The independent resource on global security

14. Conventional arms control


Overview, Ian Davis [PDF]

I. International humanitarian law: ICRC guidance and its application in urban warfare, Ian Anthony [PDF]

II. Humanitarian arms control regimes: key developments in 2016, Ian Davis, Vincent Boulanin, Mark Bromley, Lina Grip and Maaike Verbruggen [PDF]

III. A relaunch of conventional arms control in Europe?, Ian Anthony [PDF]

ICRC guidance and its application in urban warfare

The Geneva conventions are an international benchmark for behaviour during armed conflict. In 2011 the International Committee of the Red Cross (ICRC) initiated a multi-year project to update a series of Commentaries that provide guidance to states on how to interpret and implement the conventions. The first update is on the Convention for the Amelioration of the Condition of the Wounded and Sick in Armed Forces in the Field, and is part of a series of Commentaries that will consider changes in the nature of armed conflict. One of the most important issues addressed in the updated Commentary is how to apply the Geneva conventions to non-international armed conflicts. Other key issues are how to safeguard the impartiality of humanitarian relief, attacks on health care workers and the increasing use of military force and violence in populated areas.


Humanitarian arms control

The use of explosive weapons in populated areas (EWIPA) is a growing concern of the ICRC, among others, and has also featured in ongoing humanitarian arms control efforts. In 2016 close to 42 000 civilians were reported killed or injured by explosive weapons, and the bombardment of Aleppo was the nadir of this form of warfare. The 1981 Convention on Certain Conventional Weapons (CCW Convention), in particular, was designed to protect civilians and combatants in situations of armed conflict, but the Fifth Review Conference to update the Convention failed to effectively address issues related to EWIPA, incendiary weapons and new technology in warfare. However, ongoing attempts to expand the scope of the existing humanitarian arms control regimes included discussions on lethal autonomous weapon systems and some fledgling efforts by the outgoing US Administration to regulate the international transfer and use of armed unmanned aerial vehicles (UAVs, or drones) and to increase transparency on their use. In addition, states met to discuss implementation of the United Nations Programme of Action on small arms and light weapons (SALW) and agreed strong language on the gendered aspects of SALW proliferation and violence, and the UN Sustainable Development Goals.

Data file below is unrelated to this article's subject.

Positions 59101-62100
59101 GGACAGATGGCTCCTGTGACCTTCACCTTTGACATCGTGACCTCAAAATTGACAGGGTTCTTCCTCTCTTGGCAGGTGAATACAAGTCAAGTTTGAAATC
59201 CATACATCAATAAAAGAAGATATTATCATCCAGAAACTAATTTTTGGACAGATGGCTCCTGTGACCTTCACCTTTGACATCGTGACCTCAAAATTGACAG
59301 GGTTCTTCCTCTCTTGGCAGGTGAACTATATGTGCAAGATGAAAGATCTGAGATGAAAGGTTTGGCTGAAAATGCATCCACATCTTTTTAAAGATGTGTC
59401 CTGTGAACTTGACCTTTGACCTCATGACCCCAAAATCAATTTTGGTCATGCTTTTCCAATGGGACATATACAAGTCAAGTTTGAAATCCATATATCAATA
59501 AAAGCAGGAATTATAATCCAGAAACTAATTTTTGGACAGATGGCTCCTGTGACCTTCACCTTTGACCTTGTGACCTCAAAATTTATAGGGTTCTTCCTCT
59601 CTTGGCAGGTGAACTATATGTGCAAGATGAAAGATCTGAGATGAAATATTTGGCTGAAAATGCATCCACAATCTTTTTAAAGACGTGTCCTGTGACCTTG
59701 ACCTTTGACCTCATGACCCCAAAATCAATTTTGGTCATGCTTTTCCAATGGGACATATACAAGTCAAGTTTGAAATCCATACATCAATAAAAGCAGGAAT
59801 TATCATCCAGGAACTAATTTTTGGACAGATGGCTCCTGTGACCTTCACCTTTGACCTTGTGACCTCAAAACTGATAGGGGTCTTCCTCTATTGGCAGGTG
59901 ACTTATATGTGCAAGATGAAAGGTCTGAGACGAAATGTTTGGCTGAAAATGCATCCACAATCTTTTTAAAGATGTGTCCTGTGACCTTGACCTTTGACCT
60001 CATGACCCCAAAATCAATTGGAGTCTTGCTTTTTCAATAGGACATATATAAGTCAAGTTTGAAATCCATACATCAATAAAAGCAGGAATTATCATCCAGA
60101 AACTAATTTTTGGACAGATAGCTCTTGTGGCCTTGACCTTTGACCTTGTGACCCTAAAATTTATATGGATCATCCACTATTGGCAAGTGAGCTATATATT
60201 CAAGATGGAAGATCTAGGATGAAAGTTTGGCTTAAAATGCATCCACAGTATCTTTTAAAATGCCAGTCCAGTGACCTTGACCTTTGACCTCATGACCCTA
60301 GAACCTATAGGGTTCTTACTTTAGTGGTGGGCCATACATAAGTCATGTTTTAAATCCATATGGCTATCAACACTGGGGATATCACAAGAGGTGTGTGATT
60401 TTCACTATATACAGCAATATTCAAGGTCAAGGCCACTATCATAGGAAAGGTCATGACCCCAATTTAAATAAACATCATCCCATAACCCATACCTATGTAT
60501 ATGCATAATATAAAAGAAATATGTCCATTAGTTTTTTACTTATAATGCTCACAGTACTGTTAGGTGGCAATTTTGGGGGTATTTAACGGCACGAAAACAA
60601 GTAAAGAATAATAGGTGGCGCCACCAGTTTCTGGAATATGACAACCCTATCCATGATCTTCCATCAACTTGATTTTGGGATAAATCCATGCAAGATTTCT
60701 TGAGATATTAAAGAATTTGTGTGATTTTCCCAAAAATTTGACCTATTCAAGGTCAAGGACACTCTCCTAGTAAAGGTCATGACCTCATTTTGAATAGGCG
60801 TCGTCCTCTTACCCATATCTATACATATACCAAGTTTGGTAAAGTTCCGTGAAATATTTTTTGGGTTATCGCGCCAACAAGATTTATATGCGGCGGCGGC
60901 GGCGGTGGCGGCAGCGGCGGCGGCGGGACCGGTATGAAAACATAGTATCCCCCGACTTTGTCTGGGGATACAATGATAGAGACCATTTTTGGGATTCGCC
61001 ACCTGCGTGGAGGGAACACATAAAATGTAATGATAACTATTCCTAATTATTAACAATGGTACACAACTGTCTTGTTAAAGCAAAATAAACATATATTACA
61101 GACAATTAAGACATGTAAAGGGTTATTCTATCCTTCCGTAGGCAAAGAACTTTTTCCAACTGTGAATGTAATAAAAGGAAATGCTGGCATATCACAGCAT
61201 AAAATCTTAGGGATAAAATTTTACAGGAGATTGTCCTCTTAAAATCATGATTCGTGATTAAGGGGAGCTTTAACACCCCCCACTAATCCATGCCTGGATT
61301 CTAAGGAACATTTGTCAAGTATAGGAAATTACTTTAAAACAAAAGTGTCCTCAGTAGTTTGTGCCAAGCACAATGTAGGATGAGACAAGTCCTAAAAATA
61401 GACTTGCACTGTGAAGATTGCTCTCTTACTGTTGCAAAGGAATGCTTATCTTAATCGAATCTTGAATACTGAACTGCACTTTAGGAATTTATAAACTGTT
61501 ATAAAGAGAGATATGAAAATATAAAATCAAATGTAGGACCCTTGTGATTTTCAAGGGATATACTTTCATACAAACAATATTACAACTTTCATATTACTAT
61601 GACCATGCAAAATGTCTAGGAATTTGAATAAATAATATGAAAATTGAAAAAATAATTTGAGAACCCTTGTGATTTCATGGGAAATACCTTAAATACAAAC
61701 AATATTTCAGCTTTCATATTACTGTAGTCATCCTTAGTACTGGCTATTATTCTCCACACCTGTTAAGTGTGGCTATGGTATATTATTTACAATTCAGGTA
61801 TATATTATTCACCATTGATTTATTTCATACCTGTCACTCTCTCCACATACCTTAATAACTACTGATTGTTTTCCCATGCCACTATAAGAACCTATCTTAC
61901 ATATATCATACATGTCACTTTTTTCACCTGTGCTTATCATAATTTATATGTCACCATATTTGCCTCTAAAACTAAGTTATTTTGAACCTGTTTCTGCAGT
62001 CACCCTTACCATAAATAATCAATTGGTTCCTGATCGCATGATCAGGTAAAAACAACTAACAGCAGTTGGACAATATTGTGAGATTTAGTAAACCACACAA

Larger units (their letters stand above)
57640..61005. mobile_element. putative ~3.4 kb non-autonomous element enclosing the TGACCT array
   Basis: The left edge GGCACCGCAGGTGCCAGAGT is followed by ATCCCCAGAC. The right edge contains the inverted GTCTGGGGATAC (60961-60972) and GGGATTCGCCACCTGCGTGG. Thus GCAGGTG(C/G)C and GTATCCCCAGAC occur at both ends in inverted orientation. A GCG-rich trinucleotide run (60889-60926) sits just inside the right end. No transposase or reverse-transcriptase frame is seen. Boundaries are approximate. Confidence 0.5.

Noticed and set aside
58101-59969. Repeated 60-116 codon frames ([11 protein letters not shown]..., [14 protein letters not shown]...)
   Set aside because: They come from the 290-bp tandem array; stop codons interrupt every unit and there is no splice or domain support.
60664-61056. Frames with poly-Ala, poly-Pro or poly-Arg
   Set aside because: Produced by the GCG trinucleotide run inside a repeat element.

Conventional arms control in Europe

Europe is the only region that has created an integrated conventional arms control system. There is a consensus, however, that this framework, which was created in the 1990s, no longer delivers the results expected of it. The deep divisions between Russia and the West over causality were played out during discussions within the Organization for Security and Co-operation in Europe (OSCE) in 2016. Nonetheless, following a German-led initiative, the OSCE agreed to launch a structured dialogue on current and future challenges and risks to security in the OSCE area, with a particular focus on conventional arms control.

Dr Ian Anthony, Dr Ian Davis , Dr Vincent Boulanin, Dr Mark Bromley, Dr Lina Grip and Maaike Verbruggen